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What’s the Role of Gaming in Education?

Kevin Donovan

Whether violent affairs like the much-villified Grand Theft Auto series or more complex games such as the best-selling World of Warcraft, video games can seem bewildering to the unacquainted. Levels? Cheat codes? Orcs? Certainly there cannot be much within the flashing and beeping to excite educators, right? But in the past few years, the tides have started to turn from dismissing, or even rejecting, video games, to exploring and embracing how they can be used to educate students around the globe.

It turns out, after all, that even gaming for pure entertainment brings about benefits: neurological studies have shown improvements in players’ peripheral vision and ability to focus. Jane McGonigal is one of the most eloquent proponents of using games to meet serious challenges like educating the next generation. In her recent TED Talk, she outlines four characteristics of gamers:

  • Urgently optimistic about their ability to make a difference,
  • Builders of strong social capital,
  • Capable of being productive while truly enjoying their task, and
  • Attached to meeting important tasks.

In short, gamers are “super-empowered hopeful individuals” and McGonigal wants to use the activity to meet global challenges. As it turns out, this is already happening. In September, the New York Times Magazine profiled a public school in New York City that is placing video games front in center in the curriculum:

“A game, as Salen sees it, is really just a “designed experience,” in which a participant is motivated to achieve a goal while operating inside a prescribed system of boundaries and rules. In this way, school itself is one giant designed experience.”

In this month’s EduTech Debate, we’ll be discussing the role for games in education. To begin, Bob Hawkins, of the World Bank Institute (WBI), will discuss EVOKE, an online game supported by infoDev and WBI that brought together thousands of young people around the globe to meet social challenges. Following that, and in keeping with our recent discussion of mobile phones, Thomas Putz will discuss the mGBL project. Further discussants will be announced shortly.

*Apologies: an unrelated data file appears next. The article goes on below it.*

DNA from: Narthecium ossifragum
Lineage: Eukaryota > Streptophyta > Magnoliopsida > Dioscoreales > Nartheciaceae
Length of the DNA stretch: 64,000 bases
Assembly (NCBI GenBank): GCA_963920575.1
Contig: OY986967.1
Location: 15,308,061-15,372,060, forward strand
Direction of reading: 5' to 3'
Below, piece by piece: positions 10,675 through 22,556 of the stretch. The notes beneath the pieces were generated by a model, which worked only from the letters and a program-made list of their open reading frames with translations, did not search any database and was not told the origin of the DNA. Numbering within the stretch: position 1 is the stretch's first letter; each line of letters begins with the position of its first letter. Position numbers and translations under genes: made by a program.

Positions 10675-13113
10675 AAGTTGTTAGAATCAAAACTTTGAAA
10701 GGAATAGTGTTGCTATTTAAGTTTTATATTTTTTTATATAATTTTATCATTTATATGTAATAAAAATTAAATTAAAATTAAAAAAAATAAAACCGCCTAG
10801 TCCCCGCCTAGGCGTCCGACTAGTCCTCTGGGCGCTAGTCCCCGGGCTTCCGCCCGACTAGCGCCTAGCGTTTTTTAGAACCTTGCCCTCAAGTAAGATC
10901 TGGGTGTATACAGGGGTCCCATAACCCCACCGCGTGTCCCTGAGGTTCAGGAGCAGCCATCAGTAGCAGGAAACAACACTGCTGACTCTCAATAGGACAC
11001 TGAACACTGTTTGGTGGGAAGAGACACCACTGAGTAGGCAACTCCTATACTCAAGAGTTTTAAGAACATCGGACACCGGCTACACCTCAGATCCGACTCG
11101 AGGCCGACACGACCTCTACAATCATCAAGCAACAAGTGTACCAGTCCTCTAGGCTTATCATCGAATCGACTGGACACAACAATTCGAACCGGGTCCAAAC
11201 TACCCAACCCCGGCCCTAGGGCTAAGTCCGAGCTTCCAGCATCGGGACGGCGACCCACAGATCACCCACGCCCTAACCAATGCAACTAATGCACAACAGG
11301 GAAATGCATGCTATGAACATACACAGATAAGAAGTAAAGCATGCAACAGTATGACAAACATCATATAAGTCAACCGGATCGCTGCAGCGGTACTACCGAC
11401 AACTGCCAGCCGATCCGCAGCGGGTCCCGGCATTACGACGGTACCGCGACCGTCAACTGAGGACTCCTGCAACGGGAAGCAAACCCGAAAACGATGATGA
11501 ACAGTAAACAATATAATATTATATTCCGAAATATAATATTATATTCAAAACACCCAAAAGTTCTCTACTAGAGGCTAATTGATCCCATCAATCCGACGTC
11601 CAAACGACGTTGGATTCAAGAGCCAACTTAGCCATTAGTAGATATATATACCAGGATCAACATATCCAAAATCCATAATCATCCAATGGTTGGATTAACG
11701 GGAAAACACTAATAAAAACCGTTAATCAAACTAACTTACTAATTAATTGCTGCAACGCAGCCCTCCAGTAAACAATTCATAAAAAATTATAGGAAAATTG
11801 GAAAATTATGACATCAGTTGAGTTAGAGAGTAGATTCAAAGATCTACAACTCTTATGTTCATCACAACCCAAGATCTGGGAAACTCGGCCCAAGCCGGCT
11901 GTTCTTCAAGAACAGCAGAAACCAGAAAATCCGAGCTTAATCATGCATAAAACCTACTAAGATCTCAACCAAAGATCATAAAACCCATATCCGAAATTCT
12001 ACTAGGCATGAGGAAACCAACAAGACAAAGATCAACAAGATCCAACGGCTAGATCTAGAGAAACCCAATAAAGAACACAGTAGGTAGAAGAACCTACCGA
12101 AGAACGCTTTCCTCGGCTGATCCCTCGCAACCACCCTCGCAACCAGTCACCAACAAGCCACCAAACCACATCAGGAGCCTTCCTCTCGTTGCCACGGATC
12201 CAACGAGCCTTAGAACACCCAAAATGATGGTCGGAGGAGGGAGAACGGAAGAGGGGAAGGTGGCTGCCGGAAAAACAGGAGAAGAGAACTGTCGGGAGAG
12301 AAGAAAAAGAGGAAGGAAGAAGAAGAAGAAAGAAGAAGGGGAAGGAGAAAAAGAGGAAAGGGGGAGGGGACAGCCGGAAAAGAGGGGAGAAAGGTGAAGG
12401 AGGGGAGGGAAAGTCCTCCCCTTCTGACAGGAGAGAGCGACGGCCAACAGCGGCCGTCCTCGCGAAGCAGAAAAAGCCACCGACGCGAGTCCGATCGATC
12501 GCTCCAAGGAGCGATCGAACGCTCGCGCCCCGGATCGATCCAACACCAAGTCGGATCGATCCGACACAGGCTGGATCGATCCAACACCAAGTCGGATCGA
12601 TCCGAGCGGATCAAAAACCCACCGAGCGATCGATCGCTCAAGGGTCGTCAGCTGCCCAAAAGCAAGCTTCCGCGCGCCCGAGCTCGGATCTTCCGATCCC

6 Responses to “What’s the Role of Gaming in Education?”

  1. This is a fascinating and rapidly expanding field. It is also important to include the branch of this area that includes adults, particularly for literacy training and therapeutic recovery programs. A representative of Posit Science could add valuable insight in this debate: http://www.positscience.com/

  2. Not too long ago, our local news broadcast had a news item titled (paraphrased and translated) "Young people spend a lot of time playing [computer] games", obviously with an urgent tone about this being not good. Nothing unusual, I have seen a lot of this type of news stories.

    But if you read it, it is actually complaining about children playing. Which is ridiculous. Somehow, education is seen to be about preventing children from playing and forcing them to work, and work as early as possible. But there is not antagonism between learning and playing. The whole point of children playing is about exercising skills and learning.

    As Jane McGonigal so rightfully and entertainingly remarks, if you can get children to spend 10,000 hours working hard on something, they will become extremely good at it. So how can we entice them to make the work useful?

    The wrong approach would be to make games that are not fun, but simply work. Like, a game of Latin Grammar instead of an immersive game situated in Rome.

    I think ms McGonigal got the right approach. She wants to address high school students (and older). At this age, you want to improve and save the world. So games revolving around real, unsolved problems will attract players.

    But for the rest of education, how to include their goals? Spanish classes? History? Accounting? Mathematics? I think instruction is best kept in the classroom.